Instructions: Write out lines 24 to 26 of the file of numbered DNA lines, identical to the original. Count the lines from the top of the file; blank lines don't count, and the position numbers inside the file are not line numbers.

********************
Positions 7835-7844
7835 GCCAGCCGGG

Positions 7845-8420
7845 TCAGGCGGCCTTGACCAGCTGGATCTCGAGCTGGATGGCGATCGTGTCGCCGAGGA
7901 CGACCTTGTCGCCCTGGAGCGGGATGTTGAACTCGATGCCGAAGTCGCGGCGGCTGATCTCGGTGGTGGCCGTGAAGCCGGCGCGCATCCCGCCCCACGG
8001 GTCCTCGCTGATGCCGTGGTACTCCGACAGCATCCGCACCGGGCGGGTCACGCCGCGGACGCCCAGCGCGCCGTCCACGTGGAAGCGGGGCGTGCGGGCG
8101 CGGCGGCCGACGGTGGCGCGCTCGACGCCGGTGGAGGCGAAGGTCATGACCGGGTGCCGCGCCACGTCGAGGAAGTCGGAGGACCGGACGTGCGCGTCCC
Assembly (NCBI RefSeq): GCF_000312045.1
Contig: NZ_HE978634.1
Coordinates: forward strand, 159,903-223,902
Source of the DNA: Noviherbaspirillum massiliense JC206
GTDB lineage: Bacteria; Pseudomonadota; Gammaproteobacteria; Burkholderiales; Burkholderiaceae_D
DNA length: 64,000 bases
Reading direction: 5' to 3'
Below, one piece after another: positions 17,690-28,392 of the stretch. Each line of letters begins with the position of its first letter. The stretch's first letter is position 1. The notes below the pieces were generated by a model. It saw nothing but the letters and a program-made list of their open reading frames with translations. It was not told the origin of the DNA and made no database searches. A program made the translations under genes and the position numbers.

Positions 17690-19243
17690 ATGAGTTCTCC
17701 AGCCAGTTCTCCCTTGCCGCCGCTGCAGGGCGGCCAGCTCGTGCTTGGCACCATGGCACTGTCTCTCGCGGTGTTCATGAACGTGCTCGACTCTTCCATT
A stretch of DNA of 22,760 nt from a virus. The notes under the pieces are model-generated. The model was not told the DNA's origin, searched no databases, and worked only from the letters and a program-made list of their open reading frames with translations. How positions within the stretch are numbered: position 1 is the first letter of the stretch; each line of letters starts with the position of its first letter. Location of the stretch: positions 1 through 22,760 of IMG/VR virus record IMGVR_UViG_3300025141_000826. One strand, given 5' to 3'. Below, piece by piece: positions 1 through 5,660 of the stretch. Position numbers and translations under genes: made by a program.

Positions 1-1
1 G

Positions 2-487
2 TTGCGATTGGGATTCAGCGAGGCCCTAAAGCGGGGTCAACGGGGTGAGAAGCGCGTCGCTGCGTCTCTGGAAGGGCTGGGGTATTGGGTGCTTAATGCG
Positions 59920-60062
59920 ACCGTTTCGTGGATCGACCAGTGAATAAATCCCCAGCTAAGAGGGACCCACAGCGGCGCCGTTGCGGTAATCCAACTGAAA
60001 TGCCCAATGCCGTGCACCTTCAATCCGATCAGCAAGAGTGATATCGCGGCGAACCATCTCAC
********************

Positions 59920-60062
59920 ACCGTTTCGTGGATCGACCAGTGAATAAATCCCCAGCTAAGAGGGACCCACAGCGGCGCCGTTGCGGTAATCCAACTGAAA
60001 TGCCCAATGCCGTGCACCTTCAATCCGATCAGCAAGAGTGATATCGCGGCGAACCATCTCAC